[Brockhaus, the Encyclopedia, in 24 volumes]. 20th revised and updated edition (19th volume under the title: Brockhaus-Enzyklopädie)] Leipzig; Mannheim: Brockhaus. ISBN: 3-7653-3100-7: DM 4656 (preferred price valid till 31 December 1997), DM 4992 (preferred price for the complete set till 31 December 1998), DM 228 (retail price per volume if ordered individually)
Brockhaus, Die Enzyklopädie: in 24 Bänden
The Brockhaus Encyclopedia was founded in 1796 by R. G. Löbel as the Conversationslexikon mit vorzüglicher Rücksicht auf die gegenwärtigen Zeiten and taken over in 1808 by F. A. Brockhaus.
The first volume of the 20th edition (BE20) appeared in late 1996, shortly after the final supplement of the 19th edition (BE19) was published. This quick appearance of a major new edition of the Brockhaus, just in time for its 200th jubilee, breaks with the tradition since BE15 of having a major re-edition followed by a more moderate reworking, also with significantly longer intervals between editions. The publisher cites as reasons for this break with tradition the great political, economic, and technical progress of the last ten years, as well as further advances in many fields of knowledge. Also, the BE20 will mark the close of "an epoch at the end of our century historically so rich in events" (jacket blurb).
The 20th edition is patterned after the 19th edition, with 24 volumes, ca. 260,000 entries under some 240 thematic classifications and over 35,000 illustrations on some 77,000 pages. The publisher states that 20% of the articles are new or have been revised, giving cause to the following samples and observations with regard to currency:
Comparing the range AAK of both editions, the BE19 supplement (reflecting the most current state of the edition) contains 38 new main entries (Stichwörter). BE20, volume 1, lacks one of them. While some of these entries were relevant chiefly to the 19861994 period, the lack of other entries is not so understandable. Of the remaining 27 articles common to both, three have been abridged in BE20 while six are more detailed. The others have somewhat the same scope but are in part paraphrased. While the Brockhaus Encyclopedia, as a major reference work, strives for currency and for long-term "lexicon-worthiness" in its headings, there are lags in currency not only in some of the new subjects but also in some traditional disciplines.
The choice of ten key concepts (Schlüsselbegriffe) in BE19 (both in volume 1 and in the supplements) has been maintained in now eight detailed representations. Instead of Abfallbeseitigung (waste removal) we now find a detailed elucidation of Abfallwirtschaft (waste management industry). Although Abrüstung (disarmament) is listed as a headword, it is not typographically marked as such in the text. Alkoholismus is no longer handled as a key concept but is treated in only half its earlier scopean incomprehensible decision considering that the topic is still a heated one. Alternativkultur is no longer a headword. Articles on the subject of debt and the environment are notable in BE20 in their scope. For example, the new key word Altschulden (old debts) gets two columns; Altlasten (inherited debt) is treated in detail, with the listing of new compound words.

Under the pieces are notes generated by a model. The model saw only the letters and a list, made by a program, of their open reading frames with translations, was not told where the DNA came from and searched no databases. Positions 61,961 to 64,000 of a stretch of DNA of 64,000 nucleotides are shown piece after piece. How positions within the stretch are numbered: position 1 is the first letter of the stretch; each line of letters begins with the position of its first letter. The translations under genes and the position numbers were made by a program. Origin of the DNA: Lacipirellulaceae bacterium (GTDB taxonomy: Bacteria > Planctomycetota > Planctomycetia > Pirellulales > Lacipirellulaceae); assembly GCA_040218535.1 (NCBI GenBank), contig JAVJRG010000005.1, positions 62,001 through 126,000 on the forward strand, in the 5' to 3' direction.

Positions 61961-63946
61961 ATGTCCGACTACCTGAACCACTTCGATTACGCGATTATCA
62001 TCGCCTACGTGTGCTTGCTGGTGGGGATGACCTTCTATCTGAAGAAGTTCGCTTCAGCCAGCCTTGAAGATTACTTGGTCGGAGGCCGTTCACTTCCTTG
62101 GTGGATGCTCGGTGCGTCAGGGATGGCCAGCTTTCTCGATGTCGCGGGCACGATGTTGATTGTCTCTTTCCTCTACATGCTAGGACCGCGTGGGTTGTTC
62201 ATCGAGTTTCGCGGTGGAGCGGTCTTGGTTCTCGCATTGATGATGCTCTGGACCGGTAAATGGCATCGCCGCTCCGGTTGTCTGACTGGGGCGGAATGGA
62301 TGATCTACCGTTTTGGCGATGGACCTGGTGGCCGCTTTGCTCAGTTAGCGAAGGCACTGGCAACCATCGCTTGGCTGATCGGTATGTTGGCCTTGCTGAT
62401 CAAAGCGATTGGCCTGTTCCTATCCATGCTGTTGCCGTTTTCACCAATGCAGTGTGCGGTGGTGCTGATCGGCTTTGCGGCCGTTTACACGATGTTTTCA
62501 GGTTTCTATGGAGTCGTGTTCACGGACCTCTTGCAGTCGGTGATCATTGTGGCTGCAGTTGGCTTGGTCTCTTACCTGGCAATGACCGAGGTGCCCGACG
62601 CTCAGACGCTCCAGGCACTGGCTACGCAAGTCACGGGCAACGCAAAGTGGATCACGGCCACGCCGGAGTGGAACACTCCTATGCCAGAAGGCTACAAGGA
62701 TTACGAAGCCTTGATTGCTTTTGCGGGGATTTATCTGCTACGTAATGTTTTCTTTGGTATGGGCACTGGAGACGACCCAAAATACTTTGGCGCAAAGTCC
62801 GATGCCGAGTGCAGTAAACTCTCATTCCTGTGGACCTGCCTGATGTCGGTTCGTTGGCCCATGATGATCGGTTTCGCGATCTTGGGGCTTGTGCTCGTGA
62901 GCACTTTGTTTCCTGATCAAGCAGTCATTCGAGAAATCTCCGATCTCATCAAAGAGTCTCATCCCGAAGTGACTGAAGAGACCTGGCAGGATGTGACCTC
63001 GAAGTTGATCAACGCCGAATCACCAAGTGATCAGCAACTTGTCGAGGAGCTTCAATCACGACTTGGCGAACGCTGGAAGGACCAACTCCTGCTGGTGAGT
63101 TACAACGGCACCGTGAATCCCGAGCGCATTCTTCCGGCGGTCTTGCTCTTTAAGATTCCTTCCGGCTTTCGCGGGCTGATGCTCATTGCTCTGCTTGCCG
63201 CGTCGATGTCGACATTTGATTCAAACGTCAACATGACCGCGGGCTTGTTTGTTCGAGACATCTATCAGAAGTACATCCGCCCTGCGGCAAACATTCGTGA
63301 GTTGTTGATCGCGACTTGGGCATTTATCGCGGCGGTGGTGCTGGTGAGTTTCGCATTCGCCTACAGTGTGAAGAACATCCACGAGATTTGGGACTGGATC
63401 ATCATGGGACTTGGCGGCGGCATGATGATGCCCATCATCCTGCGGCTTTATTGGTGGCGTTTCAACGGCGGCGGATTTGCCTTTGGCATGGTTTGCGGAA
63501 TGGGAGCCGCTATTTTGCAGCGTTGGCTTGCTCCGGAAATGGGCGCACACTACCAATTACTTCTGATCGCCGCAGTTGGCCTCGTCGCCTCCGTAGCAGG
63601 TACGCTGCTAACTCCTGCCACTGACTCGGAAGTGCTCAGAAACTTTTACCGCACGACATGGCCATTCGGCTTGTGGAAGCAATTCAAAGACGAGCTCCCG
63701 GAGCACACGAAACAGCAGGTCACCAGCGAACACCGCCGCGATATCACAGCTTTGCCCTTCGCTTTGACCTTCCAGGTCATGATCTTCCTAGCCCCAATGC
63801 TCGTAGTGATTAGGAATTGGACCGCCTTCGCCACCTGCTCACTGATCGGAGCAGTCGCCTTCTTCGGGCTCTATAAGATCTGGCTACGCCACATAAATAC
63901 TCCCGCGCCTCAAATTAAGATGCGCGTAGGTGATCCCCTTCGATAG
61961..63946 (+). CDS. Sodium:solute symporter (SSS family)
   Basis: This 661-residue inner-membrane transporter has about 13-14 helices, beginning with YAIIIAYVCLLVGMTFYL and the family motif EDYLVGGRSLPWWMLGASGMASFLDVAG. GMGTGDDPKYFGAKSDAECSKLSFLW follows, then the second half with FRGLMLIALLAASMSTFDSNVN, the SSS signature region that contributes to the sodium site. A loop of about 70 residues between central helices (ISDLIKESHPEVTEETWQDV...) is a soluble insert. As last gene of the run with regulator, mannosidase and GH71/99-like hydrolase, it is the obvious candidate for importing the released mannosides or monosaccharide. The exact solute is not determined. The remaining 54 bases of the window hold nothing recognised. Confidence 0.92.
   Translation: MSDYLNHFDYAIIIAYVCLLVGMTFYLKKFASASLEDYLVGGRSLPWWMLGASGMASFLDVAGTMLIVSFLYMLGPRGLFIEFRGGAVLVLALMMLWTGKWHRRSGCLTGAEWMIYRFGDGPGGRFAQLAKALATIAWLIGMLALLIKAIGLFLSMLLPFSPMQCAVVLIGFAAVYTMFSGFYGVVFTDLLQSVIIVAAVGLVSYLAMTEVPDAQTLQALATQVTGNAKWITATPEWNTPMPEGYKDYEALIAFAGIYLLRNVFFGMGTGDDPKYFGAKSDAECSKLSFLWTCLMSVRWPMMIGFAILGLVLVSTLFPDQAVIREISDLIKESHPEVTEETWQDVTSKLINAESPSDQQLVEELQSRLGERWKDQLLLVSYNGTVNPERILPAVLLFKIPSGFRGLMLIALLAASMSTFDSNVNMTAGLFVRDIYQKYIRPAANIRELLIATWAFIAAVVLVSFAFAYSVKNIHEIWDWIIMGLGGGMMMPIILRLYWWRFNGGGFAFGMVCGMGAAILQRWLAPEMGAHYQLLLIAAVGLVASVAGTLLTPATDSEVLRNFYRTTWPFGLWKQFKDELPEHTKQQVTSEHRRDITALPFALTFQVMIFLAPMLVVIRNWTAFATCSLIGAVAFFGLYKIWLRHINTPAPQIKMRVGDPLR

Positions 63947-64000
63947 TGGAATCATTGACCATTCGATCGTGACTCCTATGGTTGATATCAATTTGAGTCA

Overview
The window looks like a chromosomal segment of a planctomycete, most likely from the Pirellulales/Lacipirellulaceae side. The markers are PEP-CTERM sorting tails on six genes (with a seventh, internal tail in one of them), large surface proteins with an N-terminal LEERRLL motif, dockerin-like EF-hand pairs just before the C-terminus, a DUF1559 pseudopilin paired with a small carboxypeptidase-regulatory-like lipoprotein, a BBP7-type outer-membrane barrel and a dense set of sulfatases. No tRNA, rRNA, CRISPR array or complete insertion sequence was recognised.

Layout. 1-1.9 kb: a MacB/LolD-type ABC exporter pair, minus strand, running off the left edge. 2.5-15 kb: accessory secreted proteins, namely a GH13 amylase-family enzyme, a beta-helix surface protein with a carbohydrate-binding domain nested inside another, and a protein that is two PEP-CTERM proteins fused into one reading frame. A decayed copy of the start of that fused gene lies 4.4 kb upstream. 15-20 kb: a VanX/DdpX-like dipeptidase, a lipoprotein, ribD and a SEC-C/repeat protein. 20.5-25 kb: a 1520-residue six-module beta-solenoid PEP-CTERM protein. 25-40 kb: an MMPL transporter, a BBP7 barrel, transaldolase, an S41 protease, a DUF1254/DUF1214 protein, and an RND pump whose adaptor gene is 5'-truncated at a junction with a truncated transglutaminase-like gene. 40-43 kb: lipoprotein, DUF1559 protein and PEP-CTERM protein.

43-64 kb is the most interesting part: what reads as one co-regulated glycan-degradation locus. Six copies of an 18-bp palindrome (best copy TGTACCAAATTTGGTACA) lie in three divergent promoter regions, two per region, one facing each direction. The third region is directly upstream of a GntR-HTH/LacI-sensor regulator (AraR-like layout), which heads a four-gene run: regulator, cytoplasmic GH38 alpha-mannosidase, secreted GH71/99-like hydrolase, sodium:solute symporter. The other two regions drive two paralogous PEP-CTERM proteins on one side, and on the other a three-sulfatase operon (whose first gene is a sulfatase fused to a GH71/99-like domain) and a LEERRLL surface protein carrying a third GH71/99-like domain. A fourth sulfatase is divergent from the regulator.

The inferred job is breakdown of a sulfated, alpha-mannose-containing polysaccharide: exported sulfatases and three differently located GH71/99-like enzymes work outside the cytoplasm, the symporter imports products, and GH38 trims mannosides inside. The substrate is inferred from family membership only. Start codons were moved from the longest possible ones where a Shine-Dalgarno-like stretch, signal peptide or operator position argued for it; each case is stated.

Only a few illustrations have been brought up to date in BE20. Illustrations of cities, buildings, and objects have generally stayed the same; in survey articles about a nation's art only a few newer works have been added as illustrations. Portraits have, on the other hand, at least in part been replaced by more current pictures; coats of arms are increasingly provided. Drawings have to a large extent remained the same. Dates in tables have been brought up to the most recent status, and some new tables have been included. The maps at the beginning of articles about countries have not been enlarged, but they have been made more attractive.
Literature references have generally been updated, in some cases up to 1995, but for some topics scarcely treated before a number of obsolete references have not been updated. Under Abkürzungen (abbreviations), the second edition of the Duden, Wörterbuch der Abkürzungen is cited, although a 3rd edition was published in 1987. The most recent revision of Ägyptologie dates from 1986, for the Allgäu 1984, and so on.
Despite this (abbreviated!) list of shortcomings, the 20th edition of the Brockhaus Encyclopedia, with its wealth of headings, again offers a representative cross-section of today's knowledge. The publisher has done his best to produce a standard, basic encyclopedia, though the product is not without gaps. The 20th edition is also in complete conformity with the new orthography, making Brockhaus, Die Enzyklopädie the "Reference Work for [the Next] Generations" (press release).
The Brockhaus company headquarters returned to Leipzig in 1991 and the BE20's editorial staff hail from both Leipzig and Mannheim. 2250 new authors have been recruited, especially from eastern Germany. Thus, the 20th edition of the Brockhaus mirrors the reunification process, allowing the publisher to speak with good reason of an "all-German encyclopedia." Modern technology reduces to two years the time needed to complete the basic 24-volume 20th editioncompared with eight years for the 19th. Thus, supplements to the BE20 should begin to appear in 1999.